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Let $(\Omega, \mathcal{A},\mu)$ be a measure space. and $f:\Omega \rightarrow \bar{\mathbb{R}}^+_0$ a measurable function.

Show that $\nu(E) := \int_E f \, d\mu$ is a measure on $\Omega$


I thought about it like that...

A measure must satisfy 2 conditions.

  1. $\nu(\emptyset)=0$
  2. $\nu(\bigcup_{i=1}^{\infty} A_i) = \sum_{i=1}^{\infty} \nu(A_i)$ with $A_i\in\mathcal{A}$ disjoint.

The first condition looks pretty easy. Since $f$ is measurable it can be described by a step function $f = \sum_{k=1}^{\infty} \alpha_k \mathcal{X}_{E_k}$ (with $\mathcal{X}$ being the indicator function and $\alpha_i$ being the function value in that point)

Furthermore, $\int_E f \, d\mu= \sum_{k=1}^{\infty} \alpha_k \mu(E)$ with $E\in \mathcal{A}$

$$\nu(\emptyset) = \int_\emptyset f\, d\mu=\sum_{k=1}^{\infty} \alpha_k \mu(\emptyset)=\sum_{k=1}^{\infty} \alpha_k * 0=0$$

So 1) seems true to me.

I've thought about the second condition too, but I'm not sure about it.

$$\nu(\bigcup_{i=1}^{\infty}A_k)=\int_{\bigcup_{i=1}^{\infty}A_k} f\, d\mu = \sum_{k=1}^{\infty} \alpha_k \mu(\bigcup_{i=1}^{\infty}A_k)=\sum_{k=1}^{\infty} \alpha_k \sum_{i=1}^{\infty} \mu(A_i) $$ $$=\sum_{k=1}^{\infty} \sum_{i=1}^{\infty} \alpha_k\mu(A_i) =\sum_{k=1}^{\infty} \int_{A_i} f\,d\mu = \sum_{k=1}^{\infty} \nu(A_i) $$

So 2) must be true too and 1)+2) $\Rightarrow$ that $\nu$ is a measure on $\Omega$

Have I made a mistake? Hoping for helpful inputs, thanks in advance =)


EDIT:

For the 1st:

Since $f$ is positive and measurable, there exists a sequence of simple functions $f_n(x) \nearrow f(x)$ for all $x$.

Because $f_n$ simple $\Rightarrow f_n(x)= \sum_{k=1}^n\alpha_i\mathcal{1}$. Let $(f_n)_{n\in\mathbb{N}}$ be the monotone function sequence, consisting of simple functions with $\lim_{n\rightarrow \infty} f_n = f$

$$\nu(\emptyset) = \int_\emptyset f\, d\mu=\int_\emptyset \lim_{n\rightarrow \infty}f_n\, d\mu\overset{MCT}{=}\lim_{n\rightarrow \infty}\int_\emptyset f_n\, d\mu=\lim_{n\rightarrow \infty}\sum_{k=1}^{n} \alpha_k \mu(\emptyset\cap E_k)=\lim_{n\rightarrow \infty}\sum_{k=1}^{n} 0 = 0$$

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  • $\begingroup$ You know that if $f_n$ is simple, then $\int_{\emptyset}f_nd\mu=0$, so you don't have to compute it again. $\endgroup$
    – Surb
    Commented Dec 13, 2020 at 15:20
  • $\begingroup$ True. Thanks a lot for your help, it's nice talking to someone who has a lot of knowledge in that topic. Did you gain that from books? If yes, are there any measure theory books you can recommend? $\endgroup$ Commented Dec 13, 2020 at 15:30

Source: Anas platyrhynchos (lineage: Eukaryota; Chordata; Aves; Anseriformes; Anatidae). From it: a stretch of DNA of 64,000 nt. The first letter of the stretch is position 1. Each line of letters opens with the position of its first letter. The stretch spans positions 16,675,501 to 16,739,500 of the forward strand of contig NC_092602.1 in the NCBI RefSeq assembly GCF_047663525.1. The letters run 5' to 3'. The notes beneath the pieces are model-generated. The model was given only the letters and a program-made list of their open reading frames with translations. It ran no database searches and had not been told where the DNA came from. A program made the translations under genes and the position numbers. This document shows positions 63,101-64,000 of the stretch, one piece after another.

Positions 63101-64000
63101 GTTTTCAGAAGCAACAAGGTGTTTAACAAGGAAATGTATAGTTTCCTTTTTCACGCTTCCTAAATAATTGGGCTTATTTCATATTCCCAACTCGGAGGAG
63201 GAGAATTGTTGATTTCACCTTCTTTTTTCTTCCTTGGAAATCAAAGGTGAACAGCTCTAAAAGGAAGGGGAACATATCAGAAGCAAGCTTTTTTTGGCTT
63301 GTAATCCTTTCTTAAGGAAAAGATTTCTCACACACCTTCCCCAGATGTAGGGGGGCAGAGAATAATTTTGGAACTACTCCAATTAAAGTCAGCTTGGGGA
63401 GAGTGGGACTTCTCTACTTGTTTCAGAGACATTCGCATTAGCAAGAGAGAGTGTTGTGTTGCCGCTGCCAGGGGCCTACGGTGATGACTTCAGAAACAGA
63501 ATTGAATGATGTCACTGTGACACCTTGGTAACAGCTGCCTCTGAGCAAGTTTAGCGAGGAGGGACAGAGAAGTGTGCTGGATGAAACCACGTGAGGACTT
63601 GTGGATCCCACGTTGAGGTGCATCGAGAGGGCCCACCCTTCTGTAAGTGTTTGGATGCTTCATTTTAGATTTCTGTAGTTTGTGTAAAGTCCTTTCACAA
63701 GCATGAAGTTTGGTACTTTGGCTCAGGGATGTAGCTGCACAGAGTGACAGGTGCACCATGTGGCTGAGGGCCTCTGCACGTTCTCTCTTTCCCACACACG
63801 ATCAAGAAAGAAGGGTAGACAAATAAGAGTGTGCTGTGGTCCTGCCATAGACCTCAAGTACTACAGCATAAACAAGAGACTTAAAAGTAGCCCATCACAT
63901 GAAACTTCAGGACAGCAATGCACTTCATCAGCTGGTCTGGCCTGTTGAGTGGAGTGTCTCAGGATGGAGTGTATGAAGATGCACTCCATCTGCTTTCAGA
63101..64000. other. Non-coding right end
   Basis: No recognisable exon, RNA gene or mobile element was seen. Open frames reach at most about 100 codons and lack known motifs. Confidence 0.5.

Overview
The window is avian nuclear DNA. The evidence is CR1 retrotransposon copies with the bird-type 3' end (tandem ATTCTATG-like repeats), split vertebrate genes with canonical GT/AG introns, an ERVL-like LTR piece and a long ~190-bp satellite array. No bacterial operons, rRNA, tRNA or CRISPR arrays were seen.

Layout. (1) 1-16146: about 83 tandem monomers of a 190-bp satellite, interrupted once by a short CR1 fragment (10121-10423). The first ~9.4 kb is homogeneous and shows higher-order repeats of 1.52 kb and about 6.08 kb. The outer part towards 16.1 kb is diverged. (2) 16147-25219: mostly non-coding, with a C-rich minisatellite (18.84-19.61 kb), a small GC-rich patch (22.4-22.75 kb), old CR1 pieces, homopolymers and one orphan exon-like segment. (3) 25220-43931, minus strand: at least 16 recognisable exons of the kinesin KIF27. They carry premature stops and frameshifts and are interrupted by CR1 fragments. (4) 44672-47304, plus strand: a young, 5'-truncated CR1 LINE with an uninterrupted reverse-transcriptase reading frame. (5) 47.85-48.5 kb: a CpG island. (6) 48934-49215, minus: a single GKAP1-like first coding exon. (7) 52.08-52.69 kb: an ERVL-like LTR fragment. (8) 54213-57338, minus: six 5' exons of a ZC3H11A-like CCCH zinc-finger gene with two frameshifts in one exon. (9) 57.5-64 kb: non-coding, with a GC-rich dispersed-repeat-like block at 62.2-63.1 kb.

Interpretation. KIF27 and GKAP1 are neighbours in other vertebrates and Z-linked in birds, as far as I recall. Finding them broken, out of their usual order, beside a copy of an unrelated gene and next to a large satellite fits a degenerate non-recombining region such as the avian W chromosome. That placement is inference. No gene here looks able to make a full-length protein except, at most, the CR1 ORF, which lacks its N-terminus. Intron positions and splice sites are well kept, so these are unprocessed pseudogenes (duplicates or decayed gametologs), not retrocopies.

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    $\begingroup$ You are welcome. I like very much the book : Real Analysis from Stein and Shakarchi. There is also a famous book on measure theory from Rudin (but I don't know it so well). $\endgroup$
    – Surb
    Commented Dec 13, 2020 at 15:43

1 Answer 1

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Hint

Both doesn't seem correct.

For the first one

  • If $f$ is simple, then $$f(x)=\sum_{k=1}^n \alpha _k\boldsymbol 1_{E_k},$$ (the sum is finite). Then $$\mu(\emptyset)=\sum_{k=1}^n\alpha _k\mu(\emptyset\cap E_k)=\sum_{k=1}^n\alpha _k\mu(\emptyset)=0.$$

  • If $f$ is positive, there is a sequence of simple function s.t. $f_n(x)\nearrow f(x)$ for all $x$, then using Monotone convergence theorem will do the work.

  • If $f$ is measurable, then $f=f^+-f^-$ where $f^+(x)=\max\{f(x),0\}$ and $f^-(x)=-\min\{f(x),0\}$ are both positive, and try to apply the previous step.

For the second one

Still doesn't work. Let $\{A_i\}_{i\in\mathbb N}$ disjoints and measurable. If $f$ is simple, i.e. $$f(x)=\sum_{i=1}^n\alpha _i\boldsymbol 1_{E_i},$$ where $E_i$ are measurable, then \begin{align*} \int_{\bigcup_{j=1}^\infty A_i}f\,\mathrm d \mu=\sum_{i=1}^n\alpha _i\mu\left(E_i\cap \bigcup_{j=1}^\infty A_i\right)&=\sum_{i=1}^n\alpha _i\mu\left( \bigcup_{j=1}^\infty E_j\cap A_i\right)\\ &=\lim_{m\to \infty }\sum_{i=1}^n\alpha _i\mu\left(\bigcup_{j=1}^mE_i\cap A_j\right). \end{align*}

I let you conclude from here.

When $f\geq 0$ and $f$ measurable, apply the same recipe than the first one.

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  • $\begingroup$ Thanks! So if I understood correctly it didn't work because I assumed $f$ to be simple. I'll try to repair the proof $\endgroup$ Commented Dec 13, 2020 at 14:31
  • $\begingroup$ @Quotenbanane: No, it didn't work because you even didn't prove it for simple function (simple function are finite linear combinaison of characteristic function). When you write for example $\int fd\mu=\sum_{i=1}^\infty \alpha _i\mu(E_i)$, it's not clear if the RHS converges or not. $\endgroup$
    – Surb
    Commented Dec 13, 2020 at 14:36
  • $\begingroup$ I've edited my question and have added my new (hopefully correct) proof for 1). Could you give it a look? $\endgroup$ Commented Dec 13, 2020 at 15:16

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